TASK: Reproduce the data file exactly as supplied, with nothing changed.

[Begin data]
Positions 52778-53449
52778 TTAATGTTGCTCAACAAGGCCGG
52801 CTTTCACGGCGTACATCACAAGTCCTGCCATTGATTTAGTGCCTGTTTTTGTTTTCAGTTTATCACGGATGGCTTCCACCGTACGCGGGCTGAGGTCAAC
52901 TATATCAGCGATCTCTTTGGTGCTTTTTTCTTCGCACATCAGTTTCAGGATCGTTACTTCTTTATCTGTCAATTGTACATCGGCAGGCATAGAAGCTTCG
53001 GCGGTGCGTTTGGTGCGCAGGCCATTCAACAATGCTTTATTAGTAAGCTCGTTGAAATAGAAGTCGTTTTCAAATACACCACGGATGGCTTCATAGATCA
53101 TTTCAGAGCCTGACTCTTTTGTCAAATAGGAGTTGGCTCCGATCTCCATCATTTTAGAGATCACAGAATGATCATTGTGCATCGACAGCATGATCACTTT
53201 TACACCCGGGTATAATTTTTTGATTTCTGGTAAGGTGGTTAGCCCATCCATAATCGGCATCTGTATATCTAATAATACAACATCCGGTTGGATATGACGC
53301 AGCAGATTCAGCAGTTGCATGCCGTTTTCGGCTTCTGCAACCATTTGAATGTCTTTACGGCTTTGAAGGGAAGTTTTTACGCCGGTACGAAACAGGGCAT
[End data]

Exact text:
Positions 52778-53449
52778 TTAATGTTGCTCAACAAGGCCGG
52801 CTTTCACGGCGTACATCACAAGTCCTGCCATTGATTTAGTGCCTGTTTTTGTTTTCAGTTTATCACGGATGGCTTCCACCGTACGCGGGCTGAGGTCAAC
52901 TATATCAGCGATCTCTTTGGTGCTTTTTTCTTCGCACATCAGTTTCAGGATCGTTACTTCTTTATCTGTCAATTGTACATCGGCAGGCATAGAAGCTTCG
53001 GCGGTGCGTTTGGTGCGCAGGCCATTCAACAATGCTTTATTAGTAAGCTCGTTGAAATAGAAGTCGTTTTCAAATACACCACGGATGGCTTCATAGATCA
53101 TTTCAGAGCCTGACTCTTTTGTCAAATAGGAGTTGGCTCCGATCTCCATCATTTTAGAGATCACAGAATGATCATTGTGCATCGACAGCATGATCACTTT
53201 TACACCCGGGTATAATTTTTTGATTTCTGGTAAGGTGGTTAGCCCATCCATAATCGGCATCTGTATATCTAATAATACAACATCCGGTTGGATATGACGC
53301 AGCAGATTCAGCAGTTGCATGCCGTTTTCGGCTTCTGCAACCATTTGAATGTCTTTACGGCTTTGAAGGGAAGTTTTTACGCCGGTACGAAACAGGGCAT